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When Andrew Barnes announced plans to test out a four-day workweek at his New Zealand company, his employees were shocked. He explained that for six weeks, they’d work four days instead of five—32 hours instead of 40—but continue to get paid their full salaries.

“We are going to give you the responsibility to figure out how this works for each team, how productivity stays up, and how we can continue to deliver to our customers despite the changing work hours,” Barnes told more than 230 employees at Perpetual Guardian.

He gave them a month’s head start to plan and challenged them to design new ways to work and to find better balance in their lives. And, as it turns out, the trial was a success on both fronts. Not only did employees report less stress and significant improvements to their work-life balance, but they were also able to get their work done.

“Supervisors said staff were more creative, their attendance was better, they were on time, and they didn’t leave early or take long breaks,” Jarrod Haar, a professor at Auckland University of Technology who was one of two researchers to study Perpetual Guardian’s trial, told The New York Times. “Their actual job performance didn’t change when doing it over four days instead of five,” he added. “They worked out where they were wasting time and worked smarter, not harder.”



Both Haar and Helen Delaney, a lecturer at the University of Auckland Business School, found the results to be promising despite some challenges.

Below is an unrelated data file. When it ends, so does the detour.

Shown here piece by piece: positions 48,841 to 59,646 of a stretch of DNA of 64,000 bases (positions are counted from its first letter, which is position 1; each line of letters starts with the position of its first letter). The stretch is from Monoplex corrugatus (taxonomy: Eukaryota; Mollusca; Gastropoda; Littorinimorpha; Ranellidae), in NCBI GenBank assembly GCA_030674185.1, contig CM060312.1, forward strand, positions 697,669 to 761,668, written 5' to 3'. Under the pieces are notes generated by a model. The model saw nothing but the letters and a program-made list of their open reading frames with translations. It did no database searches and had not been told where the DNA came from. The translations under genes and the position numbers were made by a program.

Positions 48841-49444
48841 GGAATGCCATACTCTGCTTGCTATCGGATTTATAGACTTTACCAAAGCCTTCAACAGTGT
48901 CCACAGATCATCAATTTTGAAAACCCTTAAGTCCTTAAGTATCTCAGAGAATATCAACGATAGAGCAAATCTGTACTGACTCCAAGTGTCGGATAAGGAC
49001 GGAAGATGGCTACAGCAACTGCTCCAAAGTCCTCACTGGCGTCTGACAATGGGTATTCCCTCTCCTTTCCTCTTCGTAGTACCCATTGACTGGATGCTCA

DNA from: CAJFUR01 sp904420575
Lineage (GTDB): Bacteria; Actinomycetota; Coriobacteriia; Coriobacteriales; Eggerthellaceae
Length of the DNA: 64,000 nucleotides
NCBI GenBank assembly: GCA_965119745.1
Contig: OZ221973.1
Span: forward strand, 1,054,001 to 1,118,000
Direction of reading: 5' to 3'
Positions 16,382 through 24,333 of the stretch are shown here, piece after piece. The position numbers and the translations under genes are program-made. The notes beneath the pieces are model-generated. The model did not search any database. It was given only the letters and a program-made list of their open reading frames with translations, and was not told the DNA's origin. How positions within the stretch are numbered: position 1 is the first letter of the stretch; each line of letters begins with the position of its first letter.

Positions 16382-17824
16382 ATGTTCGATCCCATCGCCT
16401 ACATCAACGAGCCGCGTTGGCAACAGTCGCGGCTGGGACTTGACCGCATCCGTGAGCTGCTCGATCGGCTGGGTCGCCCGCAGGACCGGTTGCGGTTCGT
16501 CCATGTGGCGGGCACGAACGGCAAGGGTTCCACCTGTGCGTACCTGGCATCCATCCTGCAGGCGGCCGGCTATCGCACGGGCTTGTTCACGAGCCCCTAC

Delaney conducted a series of focus groups following the trial and found that it helped employees be more focused and motivated, to feel intellectually engaged and empowered to have a say in new initiatives, to improve their collaboration and teamwork, and to develop goodwill toward the company. However, some said it was stressful to try do the same amount of work in less time, and others felt they couldn’t fully participate. Managers observed that not all employees made as much effort as they’d have liked to improve or innovate to accommodate the new schedule.

And outside of work, people said they had more time to run errands and accomplish other tasks, to spend with their families, to rest and rediscover hobbies, to study or volunteer, and to explore through travel and other leisure activities.

“Someone said to me now you’ve got at least 48 extra days in your life every year, imagine if it went forward, what are you going to do with that?” one employee told Delaney. “And that was just like a passing comment from someone but it keeps ringing in my ear and I keep thinking to myself, you know, what am I going to do? What could I do for me?”



Lucky for that employee and the majority of others who had a positive experience, Barnes has recommended a permanent four-day work week schedule and the company’s board will consider making the change.

Now, if you’re rolling your eyes as you read this and thinking something along the lines of, “That’s super great for them but my company would never go for this,” you’re probably not alone. Companies are hardly rushing to give their employees an extra day off every week, especially without an expectation that they’ll make up the hours. (It’s not unheard of; some American companies have tried to offer four-day work weeks for some employees in some situations, but it seems that most still expect them to fit in the same number of hours.)

Let’s just say a company-sanctioned four-day work week isn’t in your immediate future—and let’s be honest, here, it’s probably not—there are still plenty of other ways you can try to make your work-life and life-life better.

Here’s where to start if…


You Want More Balance


You Want to Stop Feeling So Overworked


You Want to Work From Home More


You Want to Go on Vacation